Electricity Markets

Court backs FERC in SDG&E transmission incentive case

The U.S. Court of Appeals for the District of Columbia Circuit on Jan. 15 affirmed Federal Energy Regulatory Commission decisions in a proceeding involving investor-owned San Diego Gas & Electric (SDG&E) and FERC’s transmission “abandonment incentive.”

Under the incentive, a “public” utility, upon a proper showing, can be authorized to recover 100 percent of the prudently-incurred costs of a transmission project abandoned or cancelled due to factors beyond the utility’s control. 

FERC refers to electric utilities it regulates as “public” utilities; however, these are not municipal utilities, but rather investor-owned utilities.

The abandonment incentive is intended to promote transmission investment by offering greater rate protection than FERC’s traditional policy for  cancelled projects, which only allows for utilities to recover 50% of abandoned project costs.  The Commission’s rules governing the incentive were established in Order No. 679, which was issued in 2006. Under those rules, a public utility seeking an abandonment incentive for a transmission project must make a filing at FERC demonstrating that the incentive is justified for the particular project.

SDG&E filed petition at FERC

SDG&E in 2015 filed a petition for declaratory order at FERC asking the Commission to grant SDG&E the abandonment incentive for its South Orange County Reliability Enhancement project. The petition acknowledged that SDG&E had already incurred $31 million of expenses in connection with the project at the time it made the FERC filing. 

The public power utilities for the Cities of Anaheim, Azusa, Banning, Colton, Pasadena, and Riverside, California (Six Cities) jointly protested SDG&E’s petition. The cities argued that any abandonment incentive given to SDG&E should be limited to South Orange County Reliability Enhancement project costs incurred after issuance of a FERC order on SDG&E’s petition for declaratory order. 

In a 2016 order on SDG&E’s petition, FERC agreed with the Six Cities, granting the abandonment incentive only as to project costs incurred by SDG&E after the date of the 2016 order.  SDG&E challenged this limitation on appeal.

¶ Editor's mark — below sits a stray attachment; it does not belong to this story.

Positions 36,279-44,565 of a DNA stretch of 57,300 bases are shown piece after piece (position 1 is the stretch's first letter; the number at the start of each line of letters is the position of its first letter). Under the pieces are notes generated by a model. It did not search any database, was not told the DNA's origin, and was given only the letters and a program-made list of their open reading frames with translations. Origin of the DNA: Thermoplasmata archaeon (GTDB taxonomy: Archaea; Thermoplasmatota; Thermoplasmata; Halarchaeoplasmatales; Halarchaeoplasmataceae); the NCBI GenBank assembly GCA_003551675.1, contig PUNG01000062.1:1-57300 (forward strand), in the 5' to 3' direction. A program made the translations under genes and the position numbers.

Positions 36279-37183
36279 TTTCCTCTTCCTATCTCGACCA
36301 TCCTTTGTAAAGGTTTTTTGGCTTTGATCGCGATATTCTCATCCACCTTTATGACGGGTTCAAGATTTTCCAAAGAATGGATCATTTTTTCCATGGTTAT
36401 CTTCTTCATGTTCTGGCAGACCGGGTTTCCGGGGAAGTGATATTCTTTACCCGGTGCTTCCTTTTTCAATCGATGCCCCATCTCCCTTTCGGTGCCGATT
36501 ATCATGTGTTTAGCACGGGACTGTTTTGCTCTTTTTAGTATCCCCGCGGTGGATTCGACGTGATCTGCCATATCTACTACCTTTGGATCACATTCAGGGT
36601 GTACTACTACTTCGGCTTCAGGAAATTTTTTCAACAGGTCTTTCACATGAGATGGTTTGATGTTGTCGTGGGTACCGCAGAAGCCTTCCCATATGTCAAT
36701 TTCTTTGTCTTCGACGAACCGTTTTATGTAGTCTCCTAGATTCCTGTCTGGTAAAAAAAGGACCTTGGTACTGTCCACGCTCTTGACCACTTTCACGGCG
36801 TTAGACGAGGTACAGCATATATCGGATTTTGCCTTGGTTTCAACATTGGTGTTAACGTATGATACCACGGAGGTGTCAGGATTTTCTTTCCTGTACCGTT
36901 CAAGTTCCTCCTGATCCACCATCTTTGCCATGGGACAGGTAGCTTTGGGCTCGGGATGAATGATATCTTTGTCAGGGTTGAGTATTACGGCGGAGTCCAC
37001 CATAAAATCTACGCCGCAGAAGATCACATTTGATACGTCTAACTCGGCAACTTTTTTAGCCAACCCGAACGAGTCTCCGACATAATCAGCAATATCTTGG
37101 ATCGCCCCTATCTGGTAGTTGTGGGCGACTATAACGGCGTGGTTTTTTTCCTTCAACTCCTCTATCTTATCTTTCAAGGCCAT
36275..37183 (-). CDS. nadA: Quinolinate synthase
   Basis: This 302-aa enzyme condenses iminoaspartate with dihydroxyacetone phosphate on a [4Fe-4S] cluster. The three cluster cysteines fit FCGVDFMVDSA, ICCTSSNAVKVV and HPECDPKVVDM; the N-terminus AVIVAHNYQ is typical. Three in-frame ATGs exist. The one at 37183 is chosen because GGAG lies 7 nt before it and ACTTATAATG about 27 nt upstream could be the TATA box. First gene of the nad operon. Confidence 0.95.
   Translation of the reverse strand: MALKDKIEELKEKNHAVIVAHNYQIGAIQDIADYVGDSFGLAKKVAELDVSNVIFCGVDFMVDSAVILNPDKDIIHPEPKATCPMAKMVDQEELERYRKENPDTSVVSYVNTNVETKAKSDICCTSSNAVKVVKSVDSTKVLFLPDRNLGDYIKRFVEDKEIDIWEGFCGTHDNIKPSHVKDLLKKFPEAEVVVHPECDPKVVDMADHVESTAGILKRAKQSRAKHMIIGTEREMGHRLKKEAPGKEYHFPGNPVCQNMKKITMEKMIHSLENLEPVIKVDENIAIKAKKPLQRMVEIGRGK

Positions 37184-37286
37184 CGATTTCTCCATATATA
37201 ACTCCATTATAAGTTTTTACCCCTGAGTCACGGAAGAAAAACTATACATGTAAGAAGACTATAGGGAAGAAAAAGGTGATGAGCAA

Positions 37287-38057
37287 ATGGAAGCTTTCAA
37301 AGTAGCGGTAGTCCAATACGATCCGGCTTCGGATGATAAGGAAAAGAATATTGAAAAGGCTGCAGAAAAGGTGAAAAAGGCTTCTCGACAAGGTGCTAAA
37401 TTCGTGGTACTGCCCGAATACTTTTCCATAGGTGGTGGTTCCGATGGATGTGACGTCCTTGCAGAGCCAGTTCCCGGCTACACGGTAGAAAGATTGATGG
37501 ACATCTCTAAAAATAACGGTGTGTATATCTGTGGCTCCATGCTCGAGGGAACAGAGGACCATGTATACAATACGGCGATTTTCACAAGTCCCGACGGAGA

Court affirms FERC orders

The appeals court, in a 2-1 ruling, affirmed FERC’s orders as consistent with the requirements of Order No. 679 and the Commission’s longstanding incentive rate policies under the Federal Power Act. 

The court noted that Order No. 679 requires a project-specific showing of a nexus between a requested incentive and project investment and concludes that FERC’s prospective application of the abandonment incentive in this case “aligns with its longstanding policy that rate incentives must be prospective and that there must be a connection between the incentive and the conduct meant to be induced.”

The court said in this respect that its review of  incentive rate programs has never questioned the “obvious proposition” that FERC “will not, and cannot, create incentives to motivate conduct that has already occurred.” 

The court also found that giving prospective application to the abandonment incentive is consistent with the theory that the incentive should benefit ratepayers by reducing capital cost risk premiums.  The court reasoned that granting the abandonment incentive could not reduce risk premiums on capital that had already been invested.

The court rejected a number of other objections raised by SDG&E, including arguments that FERC’s limitation of the abandonment incentive was inconsistent with Order No. 679 and FERC’s regulations.

Finally, the court did not agree with the contention that FERC improperly departed from prior decisions in which it did not restrict the abandonment incentive only to future project expenditures. The court noted that in most of these cases no party filed a protest objecting on this ground, “as the Six Cities did here.” 


Judge A. Raymond Randolph wrote a dissent in response to the opinion, citing what he said were “three basic problems” with FERC’s decision.

The three problems cited by Randolph “are that the theory on which FERC relies is invalid; that the language of the regulation does not support the decision; and that FERC’s ruling is an unexplained departure from its precedents.”